Because minorities in tech are less likely to be in leadership positions, all people across the business at all different levels need to advocate for each other and act as supports for one another to make the workplace welcome for everyone.

This includes speaking up for others when they aren’t able to.

A diversity treaty

“We would need to make sure that any companies or any people who sign up to this agreement would be held to account.”

Targets have been debated in the diversity in tech space for a while, with some saying they lead to tokenism, while others think they lead to organisations being made more accountable for their decisions and outcomes.

The experts at Computer Weekly’s event said there should be an agreement that firms sign up to with particular diversity targets which they are then held accountable for, much like the IT industry’s Tech Talent Charter.

Described as a “Paris Agreement for diversity” – inspired by the Paris climate change agreement – this treaty would not only involve the recruitment of diverse talent, but also training the next generation of tech workers, whether through school or job movers.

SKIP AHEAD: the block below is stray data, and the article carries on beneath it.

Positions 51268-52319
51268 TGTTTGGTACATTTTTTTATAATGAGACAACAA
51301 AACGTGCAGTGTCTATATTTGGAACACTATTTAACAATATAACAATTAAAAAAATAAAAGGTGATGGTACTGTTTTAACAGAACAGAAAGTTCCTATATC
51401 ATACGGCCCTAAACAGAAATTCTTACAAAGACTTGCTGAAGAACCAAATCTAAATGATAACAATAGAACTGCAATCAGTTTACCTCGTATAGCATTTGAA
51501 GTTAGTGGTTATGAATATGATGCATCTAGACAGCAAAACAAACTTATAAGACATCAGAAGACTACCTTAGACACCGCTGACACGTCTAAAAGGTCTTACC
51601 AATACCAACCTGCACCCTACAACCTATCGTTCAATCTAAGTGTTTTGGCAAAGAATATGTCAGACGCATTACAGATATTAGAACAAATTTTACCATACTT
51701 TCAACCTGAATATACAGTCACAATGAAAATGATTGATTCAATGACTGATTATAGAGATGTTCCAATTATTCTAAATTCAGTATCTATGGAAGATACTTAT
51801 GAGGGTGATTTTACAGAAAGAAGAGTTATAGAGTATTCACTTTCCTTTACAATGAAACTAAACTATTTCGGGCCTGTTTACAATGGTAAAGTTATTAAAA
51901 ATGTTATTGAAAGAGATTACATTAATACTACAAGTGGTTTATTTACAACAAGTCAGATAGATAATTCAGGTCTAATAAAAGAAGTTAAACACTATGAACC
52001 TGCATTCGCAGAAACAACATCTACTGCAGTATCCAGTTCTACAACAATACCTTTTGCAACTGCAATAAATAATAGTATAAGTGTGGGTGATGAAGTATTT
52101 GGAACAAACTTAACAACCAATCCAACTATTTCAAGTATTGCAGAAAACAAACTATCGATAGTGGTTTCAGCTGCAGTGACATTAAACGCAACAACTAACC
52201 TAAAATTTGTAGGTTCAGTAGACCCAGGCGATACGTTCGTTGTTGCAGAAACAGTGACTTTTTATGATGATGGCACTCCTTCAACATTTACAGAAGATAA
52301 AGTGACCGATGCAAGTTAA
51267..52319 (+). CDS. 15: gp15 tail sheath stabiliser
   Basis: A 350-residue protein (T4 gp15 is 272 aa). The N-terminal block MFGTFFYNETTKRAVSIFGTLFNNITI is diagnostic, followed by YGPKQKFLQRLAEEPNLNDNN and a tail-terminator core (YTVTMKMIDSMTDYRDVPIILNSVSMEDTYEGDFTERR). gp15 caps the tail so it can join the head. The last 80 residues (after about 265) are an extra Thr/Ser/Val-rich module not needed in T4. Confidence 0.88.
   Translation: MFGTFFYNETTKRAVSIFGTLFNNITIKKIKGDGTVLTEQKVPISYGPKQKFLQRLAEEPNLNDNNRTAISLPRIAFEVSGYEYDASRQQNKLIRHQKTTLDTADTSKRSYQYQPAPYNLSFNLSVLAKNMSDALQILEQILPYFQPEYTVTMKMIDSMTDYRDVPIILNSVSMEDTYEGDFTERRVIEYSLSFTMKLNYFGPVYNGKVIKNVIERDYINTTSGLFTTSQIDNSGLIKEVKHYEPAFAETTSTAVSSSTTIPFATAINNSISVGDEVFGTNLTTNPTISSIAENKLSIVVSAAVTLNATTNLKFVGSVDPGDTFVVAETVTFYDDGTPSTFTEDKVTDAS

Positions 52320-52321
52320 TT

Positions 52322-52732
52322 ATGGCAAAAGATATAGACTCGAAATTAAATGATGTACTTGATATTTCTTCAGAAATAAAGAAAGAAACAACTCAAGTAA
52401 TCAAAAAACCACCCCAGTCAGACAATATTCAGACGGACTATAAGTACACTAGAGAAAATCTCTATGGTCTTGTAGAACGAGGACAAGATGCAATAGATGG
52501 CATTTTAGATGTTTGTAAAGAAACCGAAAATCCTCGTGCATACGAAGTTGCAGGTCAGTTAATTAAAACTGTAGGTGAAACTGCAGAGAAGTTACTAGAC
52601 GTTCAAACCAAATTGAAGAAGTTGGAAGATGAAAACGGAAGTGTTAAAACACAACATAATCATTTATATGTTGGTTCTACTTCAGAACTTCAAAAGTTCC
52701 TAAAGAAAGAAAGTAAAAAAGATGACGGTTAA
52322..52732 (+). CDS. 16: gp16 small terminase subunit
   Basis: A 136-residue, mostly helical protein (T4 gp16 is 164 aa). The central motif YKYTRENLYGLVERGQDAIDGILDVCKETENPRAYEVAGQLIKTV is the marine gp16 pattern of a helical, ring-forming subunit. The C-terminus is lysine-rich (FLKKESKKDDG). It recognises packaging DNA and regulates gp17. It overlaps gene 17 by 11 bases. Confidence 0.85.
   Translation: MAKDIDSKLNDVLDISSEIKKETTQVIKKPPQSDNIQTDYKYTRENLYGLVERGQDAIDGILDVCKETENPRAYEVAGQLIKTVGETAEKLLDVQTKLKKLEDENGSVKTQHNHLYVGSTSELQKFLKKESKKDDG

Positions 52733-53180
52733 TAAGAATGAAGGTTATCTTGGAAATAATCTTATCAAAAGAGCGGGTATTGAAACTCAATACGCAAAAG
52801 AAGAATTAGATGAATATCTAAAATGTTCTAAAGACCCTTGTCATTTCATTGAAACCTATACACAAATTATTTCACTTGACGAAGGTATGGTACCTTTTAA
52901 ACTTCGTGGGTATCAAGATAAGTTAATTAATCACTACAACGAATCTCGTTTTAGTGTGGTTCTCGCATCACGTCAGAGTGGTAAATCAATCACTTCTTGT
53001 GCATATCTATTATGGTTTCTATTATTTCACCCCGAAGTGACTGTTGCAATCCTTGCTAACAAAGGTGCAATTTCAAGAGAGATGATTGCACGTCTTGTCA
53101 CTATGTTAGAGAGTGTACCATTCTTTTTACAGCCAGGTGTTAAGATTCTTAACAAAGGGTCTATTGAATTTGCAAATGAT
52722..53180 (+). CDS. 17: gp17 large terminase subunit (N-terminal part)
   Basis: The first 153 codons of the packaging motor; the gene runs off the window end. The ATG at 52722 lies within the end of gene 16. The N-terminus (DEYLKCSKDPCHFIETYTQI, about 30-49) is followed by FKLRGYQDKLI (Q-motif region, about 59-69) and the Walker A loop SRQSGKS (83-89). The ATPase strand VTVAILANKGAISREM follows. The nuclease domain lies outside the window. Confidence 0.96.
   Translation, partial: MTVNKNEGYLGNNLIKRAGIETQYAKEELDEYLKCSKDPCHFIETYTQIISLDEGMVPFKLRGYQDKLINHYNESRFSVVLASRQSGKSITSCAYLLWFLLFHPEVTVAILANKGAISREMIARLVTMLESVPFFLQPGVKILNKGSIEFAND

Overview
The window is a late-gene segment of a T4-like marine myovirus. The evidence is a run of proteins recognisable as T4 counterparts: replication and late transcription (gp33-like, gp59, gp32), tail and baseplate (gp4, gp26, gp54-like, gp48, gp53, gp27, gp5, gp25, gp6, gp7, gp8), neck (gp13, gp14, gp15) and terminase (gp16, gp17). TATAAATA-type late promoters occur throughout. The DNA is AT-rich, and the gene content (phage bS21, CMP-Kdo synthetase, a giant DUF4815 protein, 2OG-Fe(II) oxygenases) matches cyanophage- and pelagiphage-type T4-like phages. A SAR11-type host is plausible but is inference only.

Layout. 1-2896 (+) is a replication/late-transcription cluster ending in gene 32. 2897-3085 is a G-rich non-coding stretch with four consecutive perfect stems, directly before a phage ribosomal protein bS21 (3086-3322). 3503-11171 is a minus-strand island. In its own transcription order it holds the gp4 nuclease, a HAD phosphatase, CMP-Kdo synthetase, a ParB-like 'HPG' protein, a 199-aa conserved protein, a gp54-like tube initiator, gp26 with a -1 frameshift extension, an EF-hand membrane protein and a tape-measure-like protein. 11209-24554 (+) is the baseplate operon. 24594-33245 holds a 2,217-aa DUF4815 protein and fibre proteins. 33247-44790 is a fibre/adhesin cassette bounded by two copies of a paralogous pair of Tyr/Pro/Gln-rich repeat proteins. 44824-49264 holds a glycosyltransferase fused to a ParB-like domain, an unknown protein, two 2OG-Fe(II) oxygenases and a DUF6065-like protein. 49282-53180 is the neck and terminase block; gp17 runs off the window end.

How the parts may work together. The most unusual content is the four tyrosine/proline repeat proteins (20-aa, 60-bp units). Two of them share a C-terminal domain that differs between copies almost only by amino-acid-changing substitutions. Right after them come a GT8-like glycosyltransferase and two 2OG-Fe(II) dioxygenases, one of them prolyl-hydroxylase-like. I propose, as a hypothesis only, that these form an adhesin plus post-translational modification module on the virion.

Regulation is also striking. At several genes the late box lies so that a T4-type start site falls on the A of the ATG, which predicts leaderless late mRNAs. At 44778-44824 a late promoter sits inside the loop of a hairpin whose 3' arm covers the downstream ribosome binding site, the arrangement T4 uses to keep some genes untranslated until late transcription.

Making sure those who sign up to the treaty are held accountable for not meeting targets will make them more likely to do the work needed to shift the dial for diversity and inclusion in the sector, participants said.

Collaboration is key

“It’s down to relationships.”

It has been said countless times that to truly push for the right skills in the technology sector, collaboration between industry, the education sector and the government is needed to ensure young people are given the skills the future industry needs.

The same could be said about diversity in the sector – there are so many interventions working to improve diversity in the sector, but the dial is not shifting.

Building relationships between firms, school, communities and the government could lead to more success when it comes to pushing forward positive change in the technology space.  

Time is ticking

“Urgency is a problem – how are we thinking ahead?”

Technologies such as artificial intelligence (AI) and automation are spurring forward at a fast pace, but advancing diversity in the technology sector is moving at a glacial speed.

Experts explained we need to be moving faster to solve these problems, keeping up with the pace of change in the sector itself.

Much like AI and automation, the result is only as good as what is fed in, so more needs to be done to train and retain people in the tech sector.

The consensus between all of those in attendance was that there is no magic bullet for the situation – people are different, firms are different and therefore no single thing is going to work.

These suggestions focus on getting people into the sector and keeping them there, especially those currently underrepresented in the sector who could solve many of the problems the industry is currently facing.